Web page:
When the plunger is removed from the aperture 36, the water flows down the pipe 38 in the direction of the arrow 40. The water then flows through a horizontal channel 42 in the direction of the arrow 43 through an exit slot 44. The water is usually flushed at such a speed that the size of the slot is not sufficient to let all the water exit therethrough. Some of the flushed water circulates around the hollow ring 46 and through small holes 48 to supply water to the cavity 16 and which simultaneously cleans the surface of the cavity. The end of the channel 42 which exits inside the cavity 16 is provided with a lip 50 (FIG. 3) adjacent the cavity 16 so as to define the downward slot 44 which prevents solid particles from moving up towards and into the horizontal channel 42.
The air which is sucked by the suction device 28 comes from the cavity 16 in the direction of the arrow A, follows the air intake chamber 52 which is superposed above the horizontal channel 42, passes around the pipe 38 before entering the ventilating chamber 26. While entering the ventilating chamber 26, the air is directed upwardly by a vertical partition 54 forming a duct 55 which forces the air to move inside and towards the upper part of the protuberant portion 30. The upper lip of the vertical partition 54 is at a level above the top of the hollow ring 31. The height of the partition 54 relative to the height 31 prevents any overflow of water in the cavity 16 to move towards the ventilating chamber 26. As it can be particularly seen in FIGS. 4 and 6 coming from the slot 44 flowing towards the air intake chamber 52 located above the horizontal channel 42, passes around the pipe 38 before it enters the ventilating chamber 26. The pipe 38 is between the bowl 12 and the ventilating chamber 26. Under normal conditions, the air which enters the air intake chamber 52 in the direction of the arrow A brings dirt and dust inside the air intake chamber 52 and may even be soiled by other solid particles if there is an overflow of water in the cavity 16. In order to keep the air intake chamber 52 free of dust, dirt and any other solid material coming from the cavity 16, it is a characteristic of the invention to provide the pipe 38 with apertures 56 located at the level of the air chamber 52. Whenever the water is flushed from the tank 14, the water passes through the pipe 38 to mainly be directed in the direction of the exit slot 44 and through the holes 48. However, a small amount, depending on the relative small size of the apertures 56 will flow through the air intake chamber 52. The amount of water flowing through the apertures 56 is minimal and do not restrict substantially the flow of air coming in the opposite direction. The water passing through the air intake chamber 52 is sufficient to maintain the latter chamber clean considering that this operation takes place every time the toilet is flushed.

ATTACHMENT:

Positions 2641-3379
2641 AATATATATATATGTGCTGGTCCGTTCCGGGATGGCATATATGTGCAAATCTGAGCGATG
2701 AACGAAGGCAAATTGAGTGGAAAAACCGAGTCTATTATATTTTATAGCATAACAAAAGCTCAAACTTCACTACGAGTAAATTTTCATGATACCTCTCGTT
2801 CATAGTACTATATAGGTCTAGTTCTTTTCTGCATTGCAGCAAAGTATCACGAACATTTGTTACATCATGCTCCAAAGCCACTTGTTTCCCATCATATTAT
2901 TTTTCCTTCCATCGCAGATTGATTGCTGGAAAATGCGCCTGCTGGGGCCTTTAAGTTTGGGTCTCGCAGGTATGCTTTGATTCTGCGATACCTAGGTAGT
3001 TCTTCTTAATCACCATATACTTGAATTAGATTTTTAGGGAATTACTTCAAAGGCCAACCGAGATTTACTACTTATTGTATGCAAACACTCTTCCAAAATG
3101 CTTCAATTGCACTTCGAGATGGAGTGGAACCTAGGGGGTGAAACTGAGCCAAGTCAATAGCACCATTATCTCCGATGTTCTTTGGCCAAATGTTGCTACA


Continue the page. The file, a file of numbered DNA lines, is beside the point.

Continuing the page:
This cleaning operation is automatic and frequently repeated without any manual intervention. This operation is made possible by the particular construction of the air intake chamber relative to the horizontal channel letting the water circulate at a lower level than the air chamber and accordingly, allowing the pipe 38, in which the water flows to allow part of said water to flow through the air intake chamber every time the water is flushed in the toilet.
The present invention has been described with a toilet bowl having a water tank mounted over it. The invention also applies to public toilets where flushing water is received from a water supply using a piping system leading to the toilet bowl and in particular to the vertical tubular member 38.
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|US20060213001 *||Apr 23, 2004||Sep 28, 2006||Ruggero Mattiello||Aspirating apparatus particularly for toilets|
|US20130160197 *||May 14, 2012||Jun 27, 2013||John E. Conley||Air ventilation device|
|DE10060559A1 *||Nov 30, 2000||Jun 13, 2002||Wolfgang Mueller||Ventilation water closet has upper region of basin shape connected to fecal chamber by opening; fecal chamber has connection in highest region for extraction of fecal odors|
|WO2003048468A1 *||Sep 25, 2002||Jun 12, 2003||Young-Gon Kim||Multi-purposes toilet|
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|U.S. Classification||4/213, 4/218, 4/216|
|Aug 1, 1994||FPAY||Fee payment|
Year of fee payment: 4
|Sep 15, 1998||REMI||Maintenance fee reminder mailed|
|Feb 21, 1999||LAPS||Lapse for failure to pay maintenance fees|
|May 4, 1999||FP||Expired due to failure to pay maintenance fee|
Effective date: 19990219